Travel may be starting to make a bit of a comeback, as a new report from Juniper Research (News - Alert) suggests that shared-space providers like Airbnb and WeWork are on the rise, sufficiently so to beat the revenues brought in by ride-sharers like Lyft and Uber by 2019. The new Juniper report—”Sharing Economy: Opportunities, Impacts and Disruptors 2016 – 2020”—offers insight on where these markets are headed in the short term.
The main value proposition from Airbnb and its ilk is that it can offer space often for less than the cost of a full hotel room. This gives users a whole new edge when it comes to travel opportunities, and it's posing a major new disruption to the market. Sufficient disruption, in fact, that revenues are set to reach $6.1 billion by 2019, up from around $2.3 billion in 2015. Reports point to the ease of use and financial rewards—property owners actually get a major boost here, as they're the ones mostly paid for the rooms with a bit of cash going to Airbnb—that's driving services like Airbnb and posing a real problem for the hotel industry. Facing a largely deregulated field that can sorely undercut on price, hotels will have to scramble to find either new value propositions to persuade users to come in over getting a room in a shared-space setting, or ways to cut expenses sufficiently to almost match prices.
Naturally, services like Uber won't be folding up in light of this; expansion efforts are on the table already, though in some places, meeting with resistance. Uber is having a particular problem in China, where Didi Kuaidi, a taxi-hailing firm, is currently controlling much of the market. Uber has already spent better than $1 billion, at last report, trying to crack the Chinese market, and that's not its only expansion plan. It's targeting India and Thailand as well, pushing to edge out the motorbike taxi market.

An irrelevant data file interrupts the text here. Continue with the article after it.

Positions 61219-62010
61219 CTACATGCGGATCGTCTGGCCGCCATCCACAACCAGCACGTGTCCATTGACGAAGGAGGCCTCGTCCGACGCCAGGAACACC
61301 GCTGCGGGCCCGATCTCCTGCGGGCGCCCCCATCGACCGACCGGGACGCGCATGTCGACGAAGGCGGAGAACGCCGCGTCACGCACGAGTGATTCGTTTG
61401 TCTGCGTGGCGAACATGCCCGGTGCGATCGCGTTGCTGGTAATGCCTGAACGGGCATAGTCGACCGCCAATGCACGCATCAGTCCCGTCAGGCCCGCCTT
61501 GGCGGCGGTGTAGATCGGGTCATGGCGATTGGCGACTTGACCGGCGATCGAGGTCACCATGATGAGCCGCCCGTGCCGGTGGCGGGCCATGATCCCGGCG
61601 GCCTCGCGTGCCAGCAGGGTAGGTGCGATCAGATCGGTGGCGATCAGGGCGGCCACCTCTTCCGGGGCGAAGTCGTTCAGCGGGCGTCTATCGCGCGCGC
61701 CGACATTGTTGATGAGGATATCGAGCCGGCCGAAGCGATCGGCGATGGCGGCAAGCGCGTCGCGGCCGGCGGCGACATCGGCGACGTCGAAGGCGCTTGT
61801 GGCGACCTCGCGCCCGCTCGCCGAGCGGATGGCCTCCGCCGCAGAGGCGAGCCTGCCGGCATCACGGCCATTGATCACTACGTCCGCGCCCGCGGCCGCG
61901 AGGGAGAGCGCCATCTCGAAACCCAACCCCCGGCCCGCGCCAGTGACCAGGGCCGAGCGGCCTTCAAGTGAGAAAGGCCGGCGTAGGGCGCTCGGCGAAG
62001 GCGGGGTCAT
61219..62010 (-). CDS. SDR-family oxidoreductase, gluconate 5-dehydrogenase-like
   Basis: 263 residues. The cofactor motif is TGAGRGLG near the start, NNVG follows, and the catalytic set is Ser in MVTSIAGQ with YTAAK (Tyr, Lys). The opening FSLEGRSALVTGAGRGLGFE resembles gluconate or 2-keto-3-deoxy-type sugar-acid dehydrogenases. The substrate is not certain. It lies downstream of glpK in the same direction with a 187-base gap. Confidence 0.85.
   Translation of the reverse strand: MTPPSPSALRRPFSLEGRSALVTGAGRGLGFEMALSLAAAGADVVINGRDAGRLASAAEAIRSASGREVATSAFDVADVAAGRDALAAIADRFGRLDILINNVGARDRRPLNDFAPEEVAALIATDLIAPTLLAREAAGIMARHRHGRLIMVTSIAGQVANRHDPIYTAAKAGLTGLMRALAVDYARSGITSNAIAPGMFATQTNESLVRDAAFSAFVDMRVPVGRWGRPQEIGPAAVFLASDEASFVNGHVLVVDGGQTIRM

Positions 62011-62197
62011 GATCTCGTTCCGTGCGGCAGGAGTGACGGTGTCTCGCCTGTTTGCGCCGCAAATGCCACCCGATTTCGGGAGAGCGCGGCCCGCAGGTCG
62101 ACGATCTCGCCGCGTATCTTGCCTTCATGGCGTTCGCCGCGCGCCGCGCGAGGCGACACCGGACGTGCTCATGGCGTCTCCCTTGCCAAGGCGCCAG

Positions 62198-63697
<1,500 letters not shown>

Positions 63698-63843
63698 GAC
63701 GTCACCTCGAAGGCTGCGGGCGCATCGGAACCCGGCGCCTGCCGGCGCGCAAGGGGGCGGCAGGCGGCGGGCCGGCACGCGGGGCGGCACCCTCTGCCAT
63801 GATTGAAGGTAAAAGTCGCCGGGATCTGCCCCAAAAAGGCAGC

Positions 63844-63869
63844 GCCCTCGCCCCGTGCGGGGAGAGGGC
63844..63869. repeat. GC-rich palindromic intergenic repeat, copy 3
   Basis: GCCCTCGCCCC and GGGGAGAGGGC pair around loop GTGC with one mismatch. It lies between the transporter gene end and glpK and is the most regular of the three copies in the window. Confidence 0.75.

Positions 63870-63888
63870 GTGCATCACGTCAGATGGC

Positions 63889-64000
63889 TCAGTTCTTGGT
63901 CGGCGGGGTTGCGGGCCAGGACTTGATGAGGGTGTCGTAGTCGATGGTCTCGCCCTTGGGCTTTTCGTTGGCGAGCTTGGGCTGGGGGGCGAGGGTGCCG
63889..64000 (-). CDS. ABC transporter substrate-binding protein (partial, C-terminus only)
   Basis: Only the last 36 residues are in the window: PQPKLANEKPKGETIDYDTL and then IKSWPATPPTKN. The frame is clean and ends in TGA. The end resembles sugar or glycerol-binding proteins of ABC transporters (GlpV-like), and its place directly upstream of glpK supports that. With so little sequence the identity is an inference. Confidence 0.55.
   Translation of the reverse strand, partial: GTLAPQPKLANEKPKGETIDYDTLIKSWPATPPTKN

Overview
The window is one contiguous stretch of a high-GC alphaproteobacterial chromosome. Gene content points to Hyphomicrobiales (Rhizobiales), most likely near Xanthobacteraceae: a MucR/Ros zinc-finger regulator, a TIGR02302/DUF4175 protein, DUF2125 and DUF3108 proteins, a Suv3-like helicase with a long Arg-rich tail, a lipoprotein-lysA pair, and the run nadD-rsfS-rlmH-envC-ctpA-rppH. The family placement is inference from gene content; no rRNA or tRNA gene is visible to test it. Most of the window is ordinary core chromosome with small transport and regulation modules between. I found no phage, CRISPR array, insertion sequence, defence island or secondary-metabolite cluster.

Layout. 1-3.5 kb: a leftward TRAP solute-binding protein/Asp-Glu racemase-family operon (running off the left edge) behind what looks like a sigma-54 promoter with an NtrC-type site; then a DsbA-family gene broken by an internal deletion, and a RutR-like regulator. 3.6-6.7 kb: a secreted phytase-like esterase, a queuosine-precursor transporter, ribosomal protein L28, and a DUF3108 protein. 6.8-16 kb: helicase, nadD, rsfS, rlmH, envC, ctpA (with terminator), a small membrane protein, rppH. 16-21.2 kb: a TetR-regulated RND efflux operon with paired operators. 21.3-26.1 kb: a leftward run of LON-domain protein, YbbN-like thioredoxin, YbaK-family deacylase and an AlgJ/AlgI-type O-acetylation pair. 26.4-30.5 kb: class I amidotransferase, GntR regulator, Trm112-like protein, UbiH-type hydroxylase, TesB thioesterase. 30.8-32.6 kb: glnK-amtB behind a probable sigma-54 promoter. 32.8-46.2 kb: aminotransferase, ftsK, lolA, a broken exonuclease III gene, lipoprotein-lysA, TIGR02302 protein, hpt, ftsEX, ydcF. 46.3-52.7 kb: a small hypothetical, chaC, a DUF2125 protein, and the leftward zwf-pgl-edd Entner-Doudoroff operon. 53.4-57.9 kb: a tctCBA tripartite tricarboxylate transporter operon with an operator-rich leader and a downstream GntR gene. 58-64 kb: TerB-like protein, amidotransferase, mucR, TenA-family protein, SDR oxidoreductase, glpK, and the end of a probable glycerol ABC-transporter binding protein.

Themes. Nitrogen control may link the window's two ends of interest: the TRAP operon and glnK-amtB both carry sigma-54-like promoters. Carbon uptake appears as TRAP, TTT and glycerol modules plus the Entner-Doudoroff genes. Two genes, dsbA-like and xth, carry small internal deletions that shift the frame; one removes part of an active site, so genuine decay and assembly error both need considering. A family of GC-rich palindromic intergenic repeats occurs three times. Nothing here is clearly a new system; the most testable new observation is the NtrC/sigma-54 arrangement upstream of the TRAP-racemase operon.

In the end, what this suggests is that people are looking more for a place to stay than a ride to get there. With air travel likely still the major front-runner for long-distance trips—the thought of sharing an Uber ride across state lines likely leaves some with cold chills—it's going to be more of a priority to find a place to stay. Throw in no shortage of people willing to make a bit of extra cash by doing nothing more than having people stay in their houses and Airbnb's edge is clear.
That's not to say there won't be plenty of call for Uber services, but that Airbnb et al are likely to outpace Uber and its ilk for some time to come. With a clearly interested market on hand and a comparatively competitive value proposition, it's not a surprise that shared spaces will be outpacing shared rides in the field for the next few years.